Pope Francis and the song of Apad

by Inday Espina-Varona, ABS-CBN News

Posted at Jul 11 2015 12:06 AM | Updated as of Jul 11 2015 08:06 AM

"Namulat sya sa kandungan ng mahihirap at sunog sa araw na mga magulang… Kaya malinaw nyang naintindihan at naranasan ang hagupit at dahas ng kahirapan… habang lumaki, kanyang nasasaksihan ang pagwasak sa ninunong lupa at kalikasan."

“Parang kalayu-layo ng pagkaiba ng salitang katutubo at aktibista, ngunit ang panlulupig, pangangamkam at pangalipusta ang sing bagsik ng bagyong nagtulak sa kanya upang sumanib sa kilusang layong ay lumaya.”

(He woke up to the world, in the embrace of poor, sunburnt parents. He learned to understand the cruelty and lash of poverty and, as he grew, saw the destruction of his ancestors’ lands. There is a vast difference between the word lumad and activist, but oppression and thievery, plunder and humiliation were storm winds that drove him to the movement of people who seek to be free.)

The middle-class audience stirred at the start of this poetry of rage, discomfort clear as they listened to the slight, 12-year-old boy. But as Apad Enriquez went on, kerchiefs came out to wipe eyes filled with tears.

This was a child, talking about blood spilled on the land of his people, the Manobo of Surigao del Sur. This was a child who cried himself to sleep at night, wondering whether his father would be given one more night of freedom or be caught in the enemy’s trap.

This was a boy, the same age as their own children, who had just made a 300-kilometer trek from the mountains of his hometown to the national capital.

“My boy complains that he lacks ‘load’ for his cellphone,” said Tess, a banker. “Apad talks of schools burnt and bullets raining on their homes.”

Despite regular disruptions to his schooling, the son of wanted indigenous leader Genasque Enriquez chatted easily about math and science (the stars and planets and the universe) to his new friends in Manila. He and his cousin, Ben, and 14-year-old Angeline also got praise for their flawless English and Filipino.

They thanked teacher Anabelle Campos, with them on their Lakbayan, for her dedication.

Work exacts a tough price from Campos, who was also schooled in alternative learning centers managed by faith groups.

Campos has been threatened with arrest. Whenever forced to evacuate to the town center, she faces a barrage of taunts: “There goes the teacher of the children of the NPA.”

The communist New People’s Army is strong in the hinterlands of Mindanao, as it is in the country’s poorest provinces. Other rebel groups, including the Moro Islamic Liberation Front (MILF), traditionally find recruits amid a vacuum in governance and the struggle over land and natural resources.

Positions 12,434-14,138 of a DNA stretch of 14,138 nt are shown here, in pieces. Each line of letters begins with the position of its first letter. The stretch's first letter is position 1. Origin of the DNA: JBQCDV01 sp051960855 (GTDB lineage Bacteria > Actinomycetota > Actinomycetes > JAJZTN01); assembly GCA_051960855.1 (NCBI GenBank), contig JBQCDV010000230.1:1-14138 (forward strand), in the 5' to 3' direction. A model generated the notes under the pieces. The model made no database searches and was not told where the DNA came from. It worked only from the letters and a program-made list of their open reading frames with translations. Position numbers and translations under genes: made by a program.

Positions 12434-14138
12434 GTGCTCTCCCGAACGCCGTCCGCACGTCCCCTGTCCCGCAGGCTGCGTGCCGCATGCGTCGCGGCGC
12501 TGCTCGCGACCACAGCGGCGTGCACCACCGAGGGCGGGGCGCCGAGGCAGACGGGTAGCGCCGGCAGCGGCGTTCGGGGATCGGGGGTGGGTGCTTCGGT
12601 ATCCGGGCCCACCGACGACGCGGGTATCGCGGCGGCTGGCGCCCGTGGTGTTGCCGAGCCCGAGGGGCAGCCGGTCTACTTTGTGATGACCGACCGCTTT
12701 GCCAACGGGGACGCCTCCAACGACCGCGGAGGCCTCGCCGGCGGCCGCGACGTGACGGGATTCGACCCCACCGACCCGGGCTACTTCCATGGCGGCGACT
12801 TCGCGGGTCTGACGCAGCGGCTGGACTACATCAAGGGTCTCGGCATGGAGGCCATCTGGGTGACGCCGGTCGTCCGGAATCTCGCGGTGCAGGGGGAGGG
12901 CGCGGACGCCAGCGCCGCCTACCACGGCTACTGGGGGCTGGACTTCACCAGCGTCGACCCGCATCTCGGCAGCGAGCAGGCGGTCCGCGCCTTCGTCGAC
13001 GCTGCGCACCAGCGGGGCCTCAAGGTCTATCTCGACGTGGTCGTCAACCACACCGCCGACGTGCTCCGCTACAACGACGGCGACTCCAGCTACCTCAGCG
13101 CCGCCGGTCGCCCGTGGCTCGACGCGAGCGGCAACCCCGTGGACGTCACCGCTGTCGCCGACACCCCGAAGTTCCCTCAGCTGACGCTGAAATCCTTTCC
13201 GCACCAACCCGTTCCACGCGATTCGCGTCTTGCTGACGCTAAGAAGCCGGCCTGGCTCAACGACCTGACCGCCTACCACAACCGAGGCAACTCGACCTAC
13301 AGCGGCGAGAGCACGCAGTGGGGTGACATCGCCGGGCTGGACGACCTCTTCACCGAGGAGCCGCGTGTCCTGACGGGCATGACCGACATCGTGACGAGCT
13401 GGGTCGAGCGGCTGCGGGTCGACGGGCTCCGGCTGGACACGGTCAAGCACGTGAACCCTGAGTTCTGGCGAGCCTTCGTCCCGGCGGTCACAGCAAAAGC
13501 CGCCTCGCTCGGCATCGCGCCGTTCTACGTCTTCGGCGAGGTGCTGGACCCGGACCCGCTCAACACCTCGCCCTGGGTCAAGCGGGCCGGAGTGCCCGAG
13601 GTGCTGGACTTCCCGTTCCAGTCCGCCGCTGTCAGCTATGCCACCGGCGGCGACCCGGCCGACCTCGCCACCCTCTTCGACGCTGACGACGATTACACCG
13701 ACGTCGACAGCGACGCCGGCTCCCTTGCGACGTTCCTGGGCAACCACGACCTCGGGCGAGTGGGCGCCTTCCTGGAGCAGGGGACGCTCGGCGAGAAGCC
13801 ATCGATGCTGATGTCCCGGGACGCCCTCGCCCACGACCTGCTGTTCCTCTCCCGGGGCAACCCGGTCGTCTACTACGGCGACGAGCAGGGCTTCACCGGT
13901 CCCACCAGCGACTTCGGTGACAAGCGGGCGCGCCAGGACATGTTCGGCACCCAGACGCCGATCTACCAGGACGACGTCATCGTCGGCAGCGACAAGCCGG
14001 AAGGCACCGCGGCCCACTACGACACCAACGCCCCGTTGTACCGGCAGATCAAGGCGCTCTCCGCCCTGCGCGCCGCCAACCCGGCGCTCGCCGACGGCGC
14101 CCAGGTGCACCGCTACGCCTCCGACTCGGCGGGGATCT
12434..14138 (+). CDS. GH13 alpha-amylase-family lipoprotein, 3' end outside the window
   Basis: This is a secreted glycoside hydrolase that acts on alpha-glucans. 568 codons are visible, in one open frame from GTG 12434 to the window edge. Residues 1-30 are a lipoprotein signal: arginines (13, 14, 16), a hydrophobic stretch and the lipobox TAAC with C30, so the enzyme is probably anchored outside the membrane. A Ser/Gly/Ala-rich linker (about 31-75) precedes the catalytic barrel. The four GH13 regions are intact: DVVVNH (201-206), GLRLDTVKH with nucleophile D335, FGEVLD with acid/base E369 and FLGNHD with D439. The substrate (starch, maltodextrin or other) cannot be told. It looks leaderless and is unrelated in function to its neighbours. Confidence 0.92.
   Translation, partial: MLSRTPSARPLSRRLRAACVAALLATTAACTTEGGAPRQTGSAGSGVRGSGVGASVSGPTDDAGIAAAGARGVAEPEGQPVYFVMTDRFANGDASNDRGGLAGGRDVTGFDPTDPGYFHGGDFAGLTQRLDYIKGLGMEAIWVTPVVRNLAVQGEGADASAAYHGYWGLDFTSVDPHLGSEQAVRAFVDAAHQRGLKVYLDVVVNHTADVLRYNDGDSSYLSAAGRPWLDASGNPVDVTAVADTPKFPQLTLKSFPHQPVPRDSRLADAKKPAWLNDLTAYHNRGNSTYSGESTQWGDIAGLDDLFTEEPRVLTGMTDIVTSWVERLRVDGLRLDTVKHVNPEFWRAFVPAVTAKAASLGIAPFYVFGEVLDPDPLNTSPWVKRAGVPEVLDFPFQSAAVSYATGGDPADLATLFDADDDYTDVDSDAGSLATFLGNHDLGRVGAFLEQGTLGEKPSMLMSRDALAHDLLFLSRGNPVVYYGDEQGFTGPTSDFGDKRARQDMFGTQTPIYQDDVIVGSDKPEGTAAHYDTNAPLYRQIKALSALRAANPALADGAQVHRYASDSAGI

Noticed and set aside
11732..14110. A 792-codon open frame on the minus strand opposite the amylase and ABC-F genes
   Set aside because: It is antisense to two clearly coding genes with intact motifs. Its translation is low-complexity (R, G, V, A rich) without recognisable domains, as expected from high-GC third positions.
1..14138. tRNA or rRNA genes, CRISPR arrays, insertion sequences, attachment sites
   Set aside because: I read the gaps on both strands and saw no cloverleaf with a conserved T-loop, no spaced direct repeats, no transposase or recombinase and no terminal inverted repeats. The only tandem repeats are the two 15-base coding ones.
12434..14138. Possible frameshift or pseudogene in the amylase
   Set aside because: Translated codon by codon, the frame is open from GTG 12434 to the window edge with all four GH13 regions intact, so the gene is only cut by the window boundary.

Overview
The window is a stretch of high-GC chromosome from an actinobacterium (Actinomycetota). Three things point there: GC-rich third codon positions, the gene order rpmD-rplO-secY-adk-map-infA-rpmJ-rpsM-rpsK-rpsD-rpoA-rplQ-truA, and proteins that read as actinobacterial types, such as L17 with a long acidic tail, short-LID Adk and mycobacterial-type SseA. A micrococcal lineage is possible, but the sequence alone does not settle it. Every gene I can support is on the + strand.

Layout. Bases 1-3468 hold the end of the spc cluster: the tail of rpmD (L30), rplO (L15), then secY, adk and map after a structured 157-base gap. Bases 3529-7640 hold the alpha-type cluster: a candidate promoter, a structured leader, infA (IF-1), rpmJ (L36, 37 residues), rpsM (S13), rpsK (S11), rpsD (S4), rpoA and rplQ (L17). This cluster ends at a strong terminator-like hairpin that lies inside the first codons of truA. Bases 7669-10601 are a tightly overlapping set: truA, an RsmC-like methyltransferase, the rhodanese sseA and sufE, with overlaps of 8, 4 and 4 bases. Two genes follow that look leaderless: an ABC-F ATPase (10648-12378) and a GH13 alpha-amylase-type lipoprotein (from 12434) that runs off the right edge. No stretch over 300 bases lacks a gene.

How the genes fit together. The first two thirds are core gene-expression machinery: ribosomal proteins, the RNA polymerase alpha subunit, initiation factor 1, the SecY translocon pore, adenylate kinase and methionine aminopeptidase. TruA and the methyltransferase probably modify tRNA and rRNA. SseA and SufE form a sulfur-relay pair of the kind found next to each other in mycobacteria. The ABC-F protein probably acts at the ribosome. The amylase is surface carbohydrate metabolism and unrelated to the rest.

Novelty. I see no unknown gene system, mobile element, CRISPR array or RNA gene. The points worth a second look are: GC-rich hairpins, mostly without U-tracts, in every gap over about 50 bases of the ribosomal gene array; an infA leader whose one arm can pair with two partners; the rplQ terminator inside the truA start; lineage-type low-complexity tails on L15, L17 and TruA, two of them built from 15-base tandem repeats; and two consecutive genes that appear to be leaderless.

CHILDREN ASK, ‘WHY?’

Despite the poverty of their lumad community, Campos and children managed to keep tabs on Pope Francis’ January visit to the Philippines.

In havens for children of militarized communities, rooms fell silent as the Pope embrace Glyzelle Palomara, a former street waif, who broke down asking why God allows children to suffer.

Campos’ Manobo wards come from a different milieu but they, too, struggle with emotional scars from early exposure to violence.

Ben’s brother was tortured.

One of the children had braved interrogation by armed men on the hunt for his neighbor.

A few minutes after Angeline wowed her Manila audience with a lyrical Filipino poem, she learned that parents and siblings had fled their village for the nth time. She would be going home to an evacuation center.

Apad laughed when asked why he was on the streets, not in school.

“Bakit doon, bakwit dito, walang katapusan” he replied. (There is no end to our flight.)

Like Gizelle, like the indigenous people of South America forced into subjugation by colonizers, the children of the Manobo wake up daily asking, “Why?”

Why does death haunt their people? Why do strangers want their land?

Why do fathers have to leave and mothers have to weep when husbands and children are brought home bloodied?

Why do their calls for help, for justice go unheard?

POPE URGES ACTION

Nardy Sabino of the Promotion for Church People’s Rights (PCPR) says that in Bolivia, Pope Francis spoke to all the world’s indigenous peoples.

The Pope, he says, did not just call for a stop to injustice. He actually asked Catholics – and anyone who cares to listen – to actively work for change.

The Pope, he adds, was emphasized the need for a “preferential, evangelical option for the poor”.

The world’s first Latin American Pope traced his call for Mary, the mother of Jesus.

Sabino asks, “Will the faithful follow Pope Francis?”

Marian Ching, a young development activist who has worked with lumad and Muslims, says Filipino IPs need Pope Francis.

“Reading Pope Francis’ support for indigenous peoples in his second encyclical, where he says ‘for indigenous communities, land is not a commodity, but a gift from God, a sacred space,’ meant a lot to me given my work here in Mindanao, where indigenous peoples are among ‘the lowly, the exploited, the poor and underprivileged’ and constantly subjected to human rights violations as they struggle for land and their rights. “

Read more: http://indayvarona.com/2015/07/10/pope-francis-and-the-song-of-apad

Disclaimer: The views in this blog are those of the blogger and do not necessarily reflect the views of ABS-CBN Corp.